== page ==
Bruins

Ryan: Simmons 'too emotionally involved' in his takedown of Ainge

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Ryan: Simmons 'too emotionally involved' in his takedown of Ainge

Celtics Nation -- indeed, New England Sports Nation -- is still buzzing over Bill Simmons' takedown of Danny Ainge (and Glenn Ordway, and Kevin McHale, and Tommy Heinsohn, and many others) on grantland.com Thursday.

The Boston Globe's Bob Ryan is friendly with Simmons; he even announced his retirement on Simmons' podcast a few weeks back. And he made clear that "I do not wish to get into a public hissing contest with a man, against whom I could not possibly win due to his enormous following. Okay?"

But on Uno's Sports Tonight Thursday, Ryan took issue with Simmons for one fundamental reason:

"Here's . . . the difference between what Bill Simmons does, and who he is, and what reporters for media outlets do. Though he's bombarding us with a tremendous amount of data, at core, he's emotional. He is a Celtic fan. Self-proclaimed, there's no ambiguity, he never denies it. He's writing from the standpoint of a jilted-lover fan. An angry fan who, in my opinion, is unrealistically greedy."

And he's unrealistically greedy . . . because?

"This is the fifth year of a three-year plan," said Ryan, referring to the fact that the Paul PierceKevin GarnettRay Allen core was supposed to have a three-year run when it was assembled in 2007-08. "We've already gotten one extra year that produced . . . a playoff run in 2010-11.

"And the third year, two years ago, came within 94 seconds, four possessions . . . of winning the championship, okay? Ninety-four seconds. Are we having this conversation if those 94 seconds had been altered to a degree that the Celtics could have won that game? The answer is no."

Ryan admits that many of Simmons' points about bad trades and botched signings are legitimate -- though "he omits the Brandon Bass trade for Glen Davis, which I think was a good one. . . and Mickael Pietrus is a good signing, contingent on health, I grant you that" -- but doesn't want to hear the complaints about passing over certain players in the draft.

"There's a million of those stories," said Ryan. "Those things happen all the time. We can site that for every team. For every guy who went in the second round or late in the first, all these teams passed them in every draft, in every sport, every year . . . You can play that game with everybody! That's not a fair game!"

Ryan's conclusion?

"It's a vicious attack that is very humorous . . . Simmons works hard at this stuff. But . . . it's still written from the viewpoint of somebody who is too emotionally involved, in my opinion."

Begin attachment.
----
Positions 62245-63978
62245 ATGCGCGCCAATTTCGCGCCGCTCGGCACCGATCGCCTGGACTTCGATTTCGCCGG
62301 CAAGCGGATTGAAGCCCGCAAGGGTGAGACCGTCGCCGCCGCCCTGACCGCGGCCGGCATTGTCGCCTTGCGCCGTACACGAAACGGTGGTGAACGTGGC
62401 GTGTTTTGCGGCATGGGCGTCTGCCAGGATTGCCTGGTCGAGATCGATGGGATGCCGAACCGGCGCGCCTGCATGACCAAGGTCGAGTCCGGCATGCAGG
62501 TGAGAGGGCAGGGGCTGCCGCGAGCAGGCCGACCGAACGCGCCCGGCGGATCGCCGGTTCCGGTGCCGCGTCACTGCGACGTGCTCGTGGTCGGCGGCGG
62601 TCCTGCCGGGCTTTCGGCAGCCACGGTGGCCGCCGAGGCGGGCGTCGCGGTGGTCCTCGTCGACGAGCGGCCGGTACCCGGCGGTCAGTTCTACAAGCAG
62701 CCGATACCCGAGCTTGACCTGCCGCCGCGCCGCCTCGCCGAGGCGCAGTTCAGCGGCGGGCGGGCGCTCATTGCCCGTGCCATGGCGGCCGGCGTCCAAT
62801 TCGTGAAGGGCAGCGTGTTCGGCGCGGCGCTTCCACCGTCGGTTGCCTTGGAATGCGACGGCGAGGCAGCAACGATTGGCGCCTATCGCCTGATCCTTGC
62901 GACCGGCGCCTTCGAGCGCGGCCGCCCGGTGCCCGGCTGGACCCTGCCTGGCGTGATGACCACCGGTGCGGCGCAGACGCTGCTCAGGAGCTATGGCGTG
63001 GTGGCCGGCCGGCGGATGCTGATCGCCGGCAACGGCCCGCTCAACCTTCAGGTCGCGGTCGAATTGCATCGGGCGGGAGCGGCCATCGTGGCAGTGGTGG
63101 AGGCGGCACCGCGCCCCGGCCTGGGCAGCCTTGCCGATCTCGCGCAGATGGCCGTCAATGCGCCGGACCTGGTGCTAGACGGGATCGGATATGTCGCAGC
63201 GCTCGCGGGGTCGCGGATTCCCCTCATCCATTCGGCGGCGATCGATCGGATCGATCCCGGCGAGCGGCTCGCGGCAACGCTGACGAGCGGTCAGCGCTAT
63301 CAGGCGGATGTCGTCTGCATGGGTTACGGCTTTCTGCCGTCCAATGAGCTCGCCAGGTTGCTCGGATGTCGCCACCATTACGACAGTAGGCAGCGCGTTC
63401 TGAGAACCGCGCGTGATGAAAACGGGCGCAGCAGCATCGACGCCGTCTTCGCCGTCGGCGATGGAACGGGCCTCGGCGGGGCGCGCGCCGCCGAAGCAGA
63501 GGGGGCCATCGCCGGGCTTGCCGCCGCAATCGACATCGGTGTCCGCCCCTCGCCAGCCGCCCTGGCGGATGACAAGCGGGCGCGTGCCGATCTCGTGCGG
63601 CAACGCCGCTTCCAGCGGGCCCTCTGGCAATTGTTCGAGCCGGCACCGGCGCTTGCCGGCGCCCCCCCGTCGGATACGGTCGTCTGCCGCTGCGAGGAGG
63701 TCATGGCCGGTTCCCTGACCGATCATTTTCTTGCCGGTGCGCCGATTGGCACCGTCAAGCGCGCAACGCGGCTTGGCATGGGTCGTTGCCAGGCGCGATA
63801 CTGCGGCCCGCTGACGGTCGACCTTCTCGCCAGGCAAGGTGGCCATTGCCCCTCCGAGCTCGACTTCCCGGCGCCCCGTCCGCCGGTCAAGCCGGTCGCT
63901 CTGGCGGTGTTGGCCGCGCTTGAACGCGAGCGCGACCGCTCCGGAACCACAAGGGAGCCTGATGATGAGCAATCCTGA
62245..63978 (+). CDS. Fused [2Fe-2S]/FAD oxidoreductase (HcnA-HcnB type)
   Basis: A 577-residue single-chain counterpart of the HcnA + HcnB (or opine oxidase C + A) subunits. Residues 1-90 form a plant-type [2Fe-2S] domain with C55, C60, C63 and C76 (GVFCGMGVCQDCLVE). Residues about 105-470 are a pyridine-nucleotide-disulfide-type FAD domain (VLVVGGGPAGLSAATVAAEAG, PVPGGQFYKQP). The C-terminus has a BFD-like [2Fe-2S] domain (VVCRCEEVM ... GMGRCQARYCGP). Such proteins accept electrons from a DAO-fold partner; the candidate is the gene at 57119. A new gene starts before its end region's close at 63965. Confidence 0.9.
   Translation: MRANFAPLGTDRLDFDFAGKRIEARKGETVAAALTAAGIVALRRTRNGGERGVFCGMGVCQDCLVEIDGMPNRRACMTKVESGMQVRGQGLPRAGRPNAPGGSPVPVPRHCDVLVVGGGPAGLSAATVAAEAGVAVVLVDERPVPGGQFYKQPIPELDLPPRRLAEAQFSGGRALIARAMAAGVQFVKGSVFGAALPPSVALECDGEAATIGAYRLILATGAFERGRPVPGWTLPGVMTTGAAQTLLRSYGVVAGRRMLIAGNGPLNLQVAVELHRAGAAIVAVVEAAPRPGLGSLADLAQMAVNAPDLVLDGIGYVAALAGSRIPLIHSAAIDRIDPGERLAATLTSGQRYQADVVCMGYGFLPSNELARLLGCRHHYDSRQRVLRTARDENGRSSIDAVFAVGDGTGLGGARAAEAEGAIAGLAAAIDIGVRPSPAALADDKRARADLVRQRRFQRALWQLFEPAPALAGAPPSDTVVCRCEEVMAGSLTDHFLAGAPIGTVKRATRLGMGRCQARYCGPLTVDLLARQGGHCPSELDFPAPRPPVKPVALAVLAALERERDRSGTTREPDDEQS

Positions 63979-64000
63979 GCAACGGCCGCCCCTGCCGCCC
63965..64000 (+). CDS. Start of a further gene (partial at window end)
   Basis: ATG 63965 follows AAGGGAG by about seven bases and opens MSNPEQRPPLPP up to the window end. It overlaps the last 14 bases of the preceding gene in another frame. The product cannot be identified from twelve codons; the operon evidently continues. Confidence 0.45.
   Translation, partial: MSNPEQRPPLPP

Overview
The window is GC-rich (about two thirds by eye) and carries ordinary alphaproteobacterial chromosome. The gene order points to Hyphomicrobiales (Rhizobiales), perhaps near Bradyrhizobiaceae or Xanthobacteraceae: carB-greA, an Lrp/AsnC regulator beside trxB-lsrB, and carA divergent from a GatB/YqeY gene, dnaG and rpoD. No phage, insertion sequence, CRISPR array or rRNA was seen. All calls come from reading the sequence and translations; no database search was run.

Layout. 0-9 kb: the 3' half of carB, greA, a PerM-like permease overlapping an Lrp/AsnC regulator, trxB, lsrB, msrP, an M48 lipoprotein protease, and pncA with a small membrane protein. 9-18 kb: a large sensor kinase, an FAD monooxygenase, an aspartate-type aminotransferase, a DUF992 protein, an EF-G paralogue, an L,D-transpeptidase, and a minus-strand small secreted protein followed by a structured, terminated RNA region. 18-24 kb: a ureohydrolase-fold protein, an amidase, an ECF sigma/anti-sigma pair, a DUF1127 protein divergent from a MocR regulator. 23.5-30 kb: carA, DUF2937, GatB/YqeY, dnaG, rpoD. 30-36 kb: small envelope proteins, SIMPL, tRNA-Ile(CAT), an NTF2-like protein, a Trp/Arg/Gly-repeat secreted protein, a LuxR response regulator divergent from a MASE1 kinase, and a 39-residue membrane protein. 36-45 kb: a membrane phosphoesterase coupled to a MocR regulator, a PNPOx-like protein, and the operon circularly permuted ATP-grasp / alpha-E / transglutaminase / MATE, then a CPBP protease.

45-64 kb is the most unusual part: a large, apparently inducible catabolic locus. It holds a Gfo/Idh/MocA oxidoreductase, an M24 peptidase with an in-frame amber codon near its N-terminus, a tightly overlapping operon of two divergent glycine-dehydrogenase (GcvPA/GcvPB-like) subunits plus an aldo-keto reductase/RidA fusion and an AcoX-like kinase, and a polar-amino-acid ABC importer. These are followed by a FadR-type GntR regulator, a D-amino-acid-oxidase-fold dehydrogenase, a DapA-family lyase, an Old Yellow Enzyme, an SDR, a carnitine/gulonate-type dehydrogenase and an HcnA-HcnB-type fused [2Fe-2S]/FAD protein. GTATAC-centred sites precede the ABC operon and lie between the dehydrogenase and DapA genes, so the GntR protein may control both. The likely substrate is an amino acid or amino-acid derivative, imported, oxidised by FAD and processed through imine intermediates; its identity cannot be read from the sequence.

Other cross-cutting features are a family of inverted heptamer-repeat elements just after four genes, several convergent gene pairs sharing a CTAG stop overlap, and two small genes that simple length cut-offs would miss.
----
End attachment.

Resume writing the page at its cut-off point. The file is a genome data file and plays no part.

Bruins capture Game 4 with 3-1 victory over the Leafs

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USA Today Sports Photo

Bruins capture Game 4 with 3-1 victory over the Leafs

TORONTO – It certainly didn’t look good for the Bruins in a pivotal Game 4 when it was announced during warm-ups that Patrice Bergeron would miss the game with an upper body injury.

But the Bruins managed to grind through some of the more difficult points of the game while keeping it a low-scoring affair, and then gashed the Leafs defense in the final 25 minutes of the game for a 3-1 win at Air Canada Centre.

The Bruins scored on the very first shift of the game with Torey Krug launching a long bomb shot from beyond the right face-off circle that managed to sneak by Frederik Andersen. That was the first in another long line of soft goals that have been surrendered by the Leafs netminder during the playoff series. Toronto took control for the rest of the first period while out-shooting the Bruins by a 12-7 margin and tied things up about seven minutes later on another effective shift from the newly configured Leafs second line.

Mitch Marner stripped a puck from Riley Nash by the side boards, and threw a cross-ice feed from his knees to Tomas Plekanec for the one-timer from the inside of the right circle. The score stayed that way for a long time thanks to some outstanding goaltending from Tuukka Rask, who stopped Leafs breakaway chances in both the first and second period while stopping 21 of the 22 shots that he faced.

It didn’t look particularly good for the Bruins when an icing was called toward the end of the second period at the end of a long shift for Boston’s top line, but they somehow turned it into offense. Nash won the D-zone draw to Adam McQuaid, who threw the puck up the boards to David Pastrnak and Brad Marchand breaking out for a 2-on-1 chance.

Pastrnak threw a slick, no-look pass to Marchand after drawing the defense to him, and Marchand buried his second goal of the playoffs for the go-ahead strike. The Bruins were at it again in the third period with David Krejci feeding Jake DeBrusk in another 2-on-1 for his second goal of the postseason as well.

At that point, the Bruins had their insurance goal and hunkered down to take the win and head back to Boston up 3-1 in the best-of-seven series with the hopes that Bergeron will return healthy for Game 5 on Saturday night.

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Legendary broadcaster Gil Santos passes away at the age of 78

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AP Photo

Legendary broadcaster Gil Santos passes away at the age of 78

Legendary Patriots broadcaster Gil Santos passed away today on his birthday at the age of 78.

The long-time voice of the Pats served in the booth for a total of 36 years, mostly alongside former Patriots kicker Gino Cappelletti. Santos also served as the morning sports anchor for WBZ-TV.

Santos was in the booth for 743 Patriots games, 15 playoff runs and 6 Super Bowls. He was inducted into the Patriots Hall of Fame in 2013, only the second non-player to earn that honor. 

Gil Santos was born in Acushnet and spent most of his adult life living in the town of Raynham. 

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